Mossberg 590 Shockwave Now in .410

The lineup of Mossberg Shockwaves. Now in .410.

Mossberg’s 590 Shockwave has been a breakout success.  No secret as to why that is.  It’s a way for the masses to get their hands on a compact, non-NFA scattergun.

With chamberings in 12 gauge, 20 gauge and now .410, buyers can find the proverbial porridge that’s not too hot and not too cold but just right.

The price is right, too.  MSRP is $455.  On GunsAmerica, though, I’m seeing them listed for $350-$365.  Incredible!

I think Clay likes it.

Specs

  • Capacity 6
  • Chamber 3″
  • Barrel Type Heavy-Walled
  • Barrel Length 14″
  • Sight Bead
  • Choke Cylinder-Bore
  • Barrel Finish Matte Blued
  • Stock Finish Raptor Grip / Corn Corn Forend w/ Strap
  • Weight 4.24
  • Length 26.37″
  • MSRP: $455

SEE ALSO: NON-NFA Shockwave now 20 Gauge— Mossberg’s Ultimate Truck Gun

For those not familiar with the Shockwave platform, it’s not technically considered a shotgun.  It is a “firearm” per the Gun Control Act (GCA).  But not a Class 3/NFA firearm.

What gives it this distinction is the Shockwave Raptor bird’s head pistol grip combined with the gun’s 14-inch barrel.  In this configuration, there is no tax stamp needed, no fingerprints, no NFA paperwork.

The .410 version is not that heavy.  Weighing just under 5 pounds.

Linda Powell of Mossberg showing off the .410.

The raptor grip.  It helps to mitigate recoil, especially when compared to a standard pistol grip.  Your wrist will thank you.

And, best of all, it has all the features that have made the 590 platform so popular: ambidextrous safety, dual extractors, positive steel-to-steel lockup, twin action bars, and a smooth operating anti-jam elevator.

I’d love to get my hands on one.  But sadly, I live in the Empire State.  Looks like it is legal in New York.  Yeah, buddy!  Stay tuned.

***Buy a Mossberg 590 Shockwave on GunsAmerica***

{ 18 comments… add one }
  • Larry Parrott May 9, 2018, 12:23 am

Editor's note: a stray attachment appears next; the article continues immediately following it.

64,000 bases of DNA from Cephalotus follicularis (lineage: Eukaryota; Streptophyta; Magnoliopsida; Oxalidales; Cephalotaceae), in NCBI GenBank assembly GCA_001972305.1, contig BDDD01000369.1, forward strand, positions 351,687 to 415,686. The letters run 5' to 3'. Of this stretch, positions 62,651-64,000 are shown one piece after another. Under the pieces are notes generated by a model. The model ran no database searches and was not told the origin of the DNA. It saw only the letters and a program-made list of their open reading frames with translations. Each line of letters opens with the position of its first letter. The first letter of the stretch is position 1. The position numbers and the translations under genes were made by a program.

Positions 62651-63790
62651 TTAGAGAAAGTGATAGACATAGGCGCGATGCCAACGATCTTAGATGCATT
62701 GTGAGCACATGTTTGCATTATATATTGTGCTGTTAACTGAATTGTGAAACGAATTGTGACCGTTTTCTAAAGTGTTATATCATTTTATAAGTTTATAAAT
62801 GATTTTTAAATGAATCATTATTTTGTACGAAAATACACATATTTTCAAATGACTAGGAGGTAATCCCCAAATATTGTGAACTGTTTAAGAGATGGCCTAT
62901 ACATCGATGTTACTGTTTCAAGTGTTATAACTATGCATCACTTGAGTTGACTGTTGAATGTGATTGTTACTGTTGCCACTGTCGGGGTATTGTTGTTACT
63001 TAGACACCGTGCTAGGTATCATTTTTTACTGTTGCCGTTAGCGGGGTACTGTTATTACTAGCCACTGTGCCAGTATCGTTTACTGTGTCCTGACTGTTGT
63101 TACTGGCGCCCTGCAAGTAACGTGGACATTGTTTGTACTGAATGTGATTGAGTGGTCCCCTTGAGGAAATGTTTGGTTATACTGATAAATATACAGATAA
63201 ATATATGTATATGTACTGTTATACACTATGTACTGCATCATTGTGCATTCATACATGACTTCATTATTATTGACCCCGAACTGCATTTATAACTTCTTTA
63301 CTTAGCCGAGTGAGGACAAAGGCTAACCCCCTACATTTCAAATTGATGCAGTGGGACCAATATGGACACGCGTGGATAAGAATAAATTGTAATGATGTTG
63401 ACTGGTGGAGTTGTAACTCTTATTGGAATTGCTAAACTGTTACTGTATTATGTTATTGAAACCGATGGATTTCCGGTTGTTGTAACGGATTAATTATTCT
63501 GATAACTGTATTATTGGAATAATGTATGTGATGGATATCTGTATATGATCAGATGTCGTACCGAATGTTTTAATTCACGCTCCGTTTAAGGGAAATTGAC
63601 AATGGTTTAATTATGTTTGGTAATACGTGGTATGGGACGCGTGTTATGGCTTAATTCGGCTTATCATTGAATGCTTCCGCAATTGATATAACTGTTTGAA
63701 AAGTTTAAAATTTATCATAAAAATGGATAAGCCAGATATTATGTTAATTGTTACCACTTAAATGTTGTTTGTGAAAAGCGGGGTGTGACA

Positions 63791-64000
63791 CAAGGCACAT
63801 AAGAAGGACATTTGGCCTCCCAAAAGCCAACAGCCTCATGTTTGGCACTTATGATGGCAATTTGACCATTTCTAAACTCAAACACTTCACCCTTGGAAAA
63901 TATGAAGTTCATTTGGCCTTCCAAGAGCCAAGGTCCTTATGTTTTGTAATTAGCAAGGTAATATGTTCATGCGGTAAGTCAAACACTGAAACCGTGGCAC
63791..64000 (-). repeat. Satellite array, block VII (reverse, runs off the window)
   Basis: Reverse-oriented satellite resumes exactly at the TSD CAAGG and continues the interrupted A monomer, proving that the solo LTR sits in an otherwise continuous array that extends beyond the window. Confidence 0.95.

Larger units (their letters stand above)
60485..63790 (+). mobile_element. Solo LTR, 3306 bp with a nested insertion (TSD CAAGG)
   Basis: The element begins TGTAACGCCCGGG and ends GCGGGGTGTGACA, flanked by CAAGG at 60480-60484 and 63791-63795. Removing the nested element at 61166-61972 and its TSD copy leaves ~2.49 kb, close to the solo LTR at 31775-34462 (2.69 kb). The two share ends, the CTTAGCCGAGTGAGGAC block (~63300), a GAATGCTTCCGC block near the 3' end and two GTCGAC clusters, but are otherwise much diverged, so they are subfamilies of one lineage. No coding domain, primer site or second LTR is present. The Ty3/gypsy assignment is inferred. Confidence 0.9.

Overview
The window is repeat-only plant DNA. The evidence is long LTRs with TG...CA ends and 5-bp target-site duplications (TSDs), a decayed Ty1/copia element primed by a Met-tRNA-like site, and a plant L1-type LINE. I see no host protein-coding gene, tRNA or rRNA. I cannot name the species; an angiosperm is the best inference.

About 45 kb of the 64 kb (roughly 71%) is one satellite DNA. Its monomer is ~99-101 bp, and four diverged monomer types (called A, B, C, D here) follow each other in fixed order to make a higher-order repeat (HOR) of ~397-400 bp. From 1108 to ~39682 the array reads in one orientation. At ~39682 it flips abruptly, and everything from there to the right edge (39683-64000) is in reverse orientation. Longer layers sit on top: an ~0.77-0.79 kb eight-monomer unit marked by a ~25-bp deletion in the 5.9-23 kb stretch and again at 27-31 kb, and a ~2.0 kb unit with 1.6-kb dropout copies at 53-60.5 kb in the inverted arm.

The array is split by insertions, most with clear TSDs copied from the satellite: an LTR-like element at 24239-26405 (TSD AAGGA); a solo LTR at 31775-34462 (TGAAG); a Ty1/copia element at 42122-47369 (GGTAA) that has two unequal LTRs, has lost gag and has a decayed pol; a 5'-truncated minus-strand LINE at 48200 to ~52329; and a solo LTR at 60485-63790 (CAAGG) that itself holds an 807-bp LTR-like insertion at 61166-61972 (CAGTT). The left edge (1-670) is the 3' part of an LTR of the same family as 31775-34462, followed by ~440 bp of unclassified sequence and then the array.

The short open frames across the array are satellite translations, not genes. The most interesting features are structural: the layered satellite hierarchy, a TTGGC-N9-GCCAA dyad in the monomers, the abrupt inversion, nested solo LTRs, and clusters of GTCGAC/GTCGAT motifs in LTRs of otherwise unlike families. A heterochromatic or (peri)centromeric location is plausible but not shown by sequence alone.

you say GunsAmerica has them but they do not list a single one. Yes plenty of 12 and 20 gauge, but no .410.

    • S.H. Blannelberry May 9, 2018, 9:02 am

      Be patient my friend, they will be there.

  • christopher scallio May 8, 2018, 8:34 pm

    .410 sounds great for one hand.

  • loupgarous May 8, 2018, 3:42 pm

    Another answer to an un-asked question.

    Just why are we thinking about a 14″ non-NFA item chambered for .410? A friend of mine had a large-frame revolver in .45 LC that he cut .410 rounds down for, as “snake” rounds (at the ranges he encountered them, a snake wasn’t worth a full shell of bird/snake shot, he explained).

    Or, if you’re not feeling that adventurous, buy a Taurus “Judge Tracker” revolver with the 6.5″ barrel, which has an extra-long barrel and will allow you to chamber full-length .410 shells or .45 LC, advertised online for $435.22. That way, no jackass with a pen and a phone (from either of the two parties who let kids write gun laws) can decide to confiscate it, it’s indubitably a wheel gun and not an “assault” anything.

    See how easy that was?

  • Irish-7 May 8, 2018, 12:26 am

    Since the Raptor is a “firearm”, I am wondering if it is considered a long gun or a pistol? In Pennsylvania, you cannot have a loaded long gun in your vehicle.

    • loupgarous May 8, 2018, 3:48 pm

      Depends on whether Pennsylvania and BATFE use the same rule book. States are allowed to go their own way on defining and regulating guns – even the landmark US Supreme Court rulings that blew Miller v US (1930) out of the water specifically say so.

      I’d have a “hypothetical” talk with one of your state troopers, then a county mountie, then a local cop, just to make sure you don’ t trip over a local ordinance, even if Pennsylvania doesn’t think 14″ is long enough to be worrisome.

      I’m just waiting for the press to create a new moral panic over the Shockwave and all the other non-NFA items.

      • loupgarous May 8, 2018, 4:05 pm